#1 Half-Dimes and Dimes Buyer Las Vegas & Henderson
With a value of five cents, a silver coin was formerly minted in the United States was called “half dimes” or “half disme.” As it was claimed through a study of currency, the first coins minted were under the Coinage Act of 1792 which determined that the dollar is the standard and unified unit of monetization in the United States. The act reasoned the emergence of the United States Mint which started its production around July of the same year. The Mint managed to produce over 1,500 in 1792 with a pattern designed by Thomas Birch. He was also remembered for the Birch Cent, an experimental coin that bears his name which led to his identification.
Half dimes were much smaller and thinner than regular dimes, that’s how the name was derived. The desirability of these coins vary on its date minted, its producer, and by how much worn out it is. These silver coins have become rare in the collection industry because most were melted because of the silver it possesses while the majority were worn from circulation.
The old coins put out in the years 1794 through 1805 would at least worth $847. The mint that made the half dime would greatly give effect, the range of difficulty would push the value high. Aside from that, the condition would still have the final say and how well preserved it was over the years.
Although half dimes circulated long, it still pretty difficult to get a hold of them and are not the ones that would turn up in your random coins. Collectors are more interested in those that are well kept despite its age. If you want to catch a great deal, you should seek for those half dimes and dimes that truly holds value. Other than the 1792 half dimes, there were other half dimes produced.
In the years 1794 to 1795, Flowing Hair Half Dime came into existence as the first-ever official silver coin produced by Philadelphia Mint which gave it a spot in the historical timeline of the United States. Even though the flowing hair design was first used in the early age of half dimes, back then it was not very much welcomed and was judged. Robert Scott then designed the Flowing Hair Half Dime which is now worth $1,029 to $5,488.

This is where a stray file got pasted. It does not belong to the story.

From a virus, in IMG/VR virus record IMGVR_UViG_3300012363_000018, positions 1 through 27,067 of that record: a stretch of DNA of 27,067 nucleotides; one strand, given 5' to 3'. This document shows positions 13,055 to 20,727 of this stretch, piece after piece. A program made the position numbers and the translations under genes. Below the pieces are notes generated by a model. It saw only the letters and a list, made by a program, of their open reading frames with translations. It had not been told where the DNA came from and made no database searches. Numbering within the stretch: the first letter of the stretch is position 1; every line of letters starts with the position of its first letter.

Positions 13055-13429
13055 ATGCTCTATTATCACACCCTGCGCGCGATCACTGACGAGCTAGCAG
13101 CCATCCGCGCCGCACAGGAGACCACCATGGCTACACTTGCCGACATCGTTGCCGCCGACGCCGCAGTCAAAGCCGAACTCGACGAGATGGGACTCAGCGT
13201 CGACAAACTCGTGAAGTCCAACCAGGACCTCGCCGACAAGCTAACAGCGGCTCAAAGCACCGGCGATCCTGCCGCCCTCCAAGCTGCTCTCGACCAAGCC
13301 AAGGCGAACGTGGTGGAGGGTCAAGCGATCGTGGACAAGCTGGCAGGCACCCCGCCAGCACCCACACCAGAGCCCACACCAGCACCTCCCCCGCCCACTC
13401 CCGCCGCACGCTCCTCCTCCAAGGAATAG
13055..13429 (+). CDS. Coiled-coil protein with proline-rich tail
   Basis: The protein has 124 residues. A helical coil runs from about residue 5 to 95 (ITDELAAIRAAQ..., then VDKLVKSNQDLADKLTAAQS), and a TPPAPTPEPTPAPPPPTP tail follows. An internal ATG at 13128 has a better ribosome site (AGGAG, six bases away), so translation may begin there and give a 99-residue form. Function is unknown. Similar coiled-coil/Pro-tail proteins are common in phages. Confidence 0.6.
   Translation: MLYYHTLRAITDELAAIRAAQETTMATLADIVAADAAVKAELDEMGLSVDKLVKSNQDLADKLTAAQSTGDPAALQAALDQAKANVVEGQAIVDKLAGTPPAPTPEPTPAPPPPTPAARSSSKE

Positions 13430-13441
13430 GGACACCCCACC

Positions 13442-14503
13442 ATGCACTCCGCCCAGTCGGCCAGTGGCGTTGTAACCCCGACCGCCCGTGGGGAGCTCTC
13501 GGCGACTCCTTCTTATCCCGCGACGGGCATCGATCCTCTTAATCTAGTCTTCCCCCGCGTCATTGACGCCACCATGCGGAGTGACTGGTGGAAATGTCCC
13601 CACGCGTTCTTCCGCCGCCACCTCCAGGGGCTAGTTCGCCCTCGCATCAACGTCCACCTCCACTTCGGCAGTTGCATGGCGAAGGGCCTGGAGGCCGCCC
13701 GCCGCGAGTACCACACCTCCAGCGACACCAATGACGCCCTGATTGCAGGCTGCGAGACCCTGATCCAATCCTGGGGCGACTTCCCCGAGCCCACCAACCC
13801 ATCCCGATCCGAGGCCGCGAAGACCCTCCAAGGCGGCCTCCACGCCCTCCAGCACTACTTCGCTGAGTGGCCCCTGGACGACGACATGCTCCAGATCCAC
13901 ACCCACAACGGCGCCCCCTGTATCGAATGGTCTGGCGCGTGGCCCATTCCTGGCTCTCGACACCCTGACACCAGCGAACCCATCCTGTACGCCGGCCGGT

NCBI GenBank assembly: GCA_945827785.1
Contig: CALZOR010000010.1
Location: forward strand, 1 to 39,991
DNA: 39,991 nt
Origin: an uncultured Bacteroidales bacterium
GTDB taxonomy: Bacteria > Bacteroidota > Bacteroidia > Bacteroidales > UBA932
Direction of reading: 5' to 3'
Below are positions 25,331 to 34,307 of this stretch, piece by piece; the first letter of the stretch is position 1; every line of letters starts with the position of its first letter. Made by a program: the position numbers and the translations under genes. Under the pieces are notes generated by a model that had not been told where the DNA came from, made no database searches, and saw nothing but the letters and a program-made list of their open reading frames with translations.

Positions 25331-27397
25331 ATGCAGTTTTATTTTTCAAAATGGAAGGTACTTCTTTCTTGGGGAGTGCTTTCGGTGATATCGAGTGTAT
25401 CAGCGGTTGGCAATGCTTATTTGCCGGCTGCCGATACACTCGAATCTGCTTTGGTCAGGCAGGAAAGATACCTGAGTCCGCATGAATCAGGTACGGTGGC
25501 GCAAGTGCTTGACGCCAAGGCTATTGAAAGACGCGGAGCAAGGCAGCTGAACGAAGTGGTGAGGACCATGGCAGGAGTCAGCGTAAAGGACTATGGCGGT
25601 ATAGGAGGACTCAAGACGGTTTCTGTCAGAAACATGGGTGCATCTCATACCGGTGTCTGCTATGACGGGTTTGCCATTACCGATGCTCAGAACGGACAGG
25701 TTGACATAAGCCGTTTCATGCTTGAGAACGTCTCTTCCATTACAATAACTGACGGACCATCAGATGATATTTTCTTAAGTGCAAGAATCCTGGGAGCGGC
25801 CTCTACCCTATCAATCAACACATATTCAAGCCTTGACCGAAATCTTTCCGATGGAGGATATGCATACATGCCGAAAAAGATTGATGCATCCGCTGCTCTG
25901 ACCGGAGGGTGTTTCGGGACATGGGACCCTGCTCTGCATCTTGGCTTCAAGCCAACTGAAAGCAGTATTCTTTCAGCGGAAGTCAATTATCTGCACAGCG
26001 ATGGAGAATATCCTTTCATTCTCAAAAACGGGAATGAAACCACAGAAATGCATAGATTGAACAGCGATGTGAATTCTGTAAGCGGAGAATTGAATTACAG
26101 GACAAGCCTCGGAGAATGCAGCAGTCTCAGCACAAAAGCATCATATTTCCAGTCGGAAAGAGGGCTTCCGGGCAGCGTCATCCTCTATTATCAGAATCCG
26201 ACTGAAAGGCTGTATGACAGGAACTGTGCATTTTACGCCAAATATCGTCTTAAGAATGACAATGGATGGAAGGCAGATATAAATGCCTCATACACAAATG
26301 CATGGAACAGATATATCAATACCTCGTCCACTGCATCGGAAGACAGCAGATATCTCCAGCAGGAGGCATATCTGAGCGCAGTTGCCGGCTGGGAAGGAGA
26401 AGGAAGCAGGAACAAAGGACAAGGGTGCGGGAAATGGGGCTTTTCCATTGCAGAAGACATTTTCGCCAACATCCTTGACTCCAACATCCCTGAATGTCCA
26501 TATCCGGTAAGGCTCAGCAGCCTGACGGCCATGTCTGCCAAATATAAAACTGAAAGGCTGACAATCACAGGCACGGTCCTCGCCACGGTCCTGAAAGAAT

Another variety of half dimes emerged in the year 1796 and lasted until 1805. It portrayed Lady Liberty which was designed by Robert Scott. A drapery covered neckline and a ribbon which tied her flowing hair. Around her were stars, the word “LIBERTY” above her and the date it was made beneath her. There were 15 stars in the 1796 pieces to represent the 15 states. In the addition of Tennessee, 16 stars were engraved in the year 1797. But the idea of adding a star for each new state was set aside and only 13 stars remained to represent the 13 original states. Draped Bust Variety’s value starts at $847 to $9,440, depending on the grade of the half dime.
A half dime in the years 1829 to 1837 is also greatly sought after. It is called the Capped Bust. In 1809, there was a Capped Bust produced in a large diameter. It was designed by John Reich, who made Liberty stout and well-bosomed. Then, in 1928, it was reduced to a small diameter with more than 6,730,000 pieces produced, but there were a few varieties of the small-diameter produced as well. With inspiration from John Reich’s design, the Capped Bust Half Dime was then created by William Kneass. It was the first half dime to indicate the value of 5¢ to half dime. Capped Bust Variety’s value ranges from $35 to $250.
For starters in the coin collection industry, the Seated Libert Half Dime variety is highly recommended, except for those 1870s that tend to exist nowadays. The first one was designed to have no stars on the obverse, by Christian Gobrecht. The variety was minted in 1837-38 by Philadelphia, which does not have a mintmark and New Orleans who bore one. There were a total of 10, 783, 700 produced from 1837 to 1845. Two varieties made its name, the Seated Liberty Stars on Obverse Type which circulated from 1838 to 1859, and Seated Liberty Legend on Obverse Type which circulated right after the former in the years 1860 to 1873. The Star Obverse came out with thirteen stars surrounded the image of Lady Liberty and has a market value of $13 to $122. The Legend Obverse was a redesign of the Star Obverse, by James B. Longacre. He replaced the stars around Lady Liberty with “UNITED STATES OF AMERICA.” This variety has a value of around $12 up to $115.
Other than those aforementioned above, there were three more who are also very popular among coin collectors. One of them is the Barber Dime which took its name after its creator Charles Barber. The coin made an appearance in the years 1892 to 1916 with a market value of $2.19 to $2.55. A dime called Mercury Dime also had an appearance from 1916 to 1945. It has the image of Lady Liberty wearing the cap with wings, expressing the god, Mercury. The dime has an estimated value of $1.50 up to $1, 500. Lastly is the dime created in honor of former U.S. President Franklin Delano Roosevelt. It was then produced to circulation in 1946 and has remained up to nowadays, popularly known as the Roosevelt Dime. Most of the time, the Roosevelt Dime only amounts to $1 to $4, even in its pristine condition.
Therefore, you better look at those coins you just kept in your purse or in your coin box. You will never know the true value of those stashed coins unless you take a good look at them. Examine the coins, identify the dates and the type of coin you have, have the quality checked by an expert. This may your way to riches.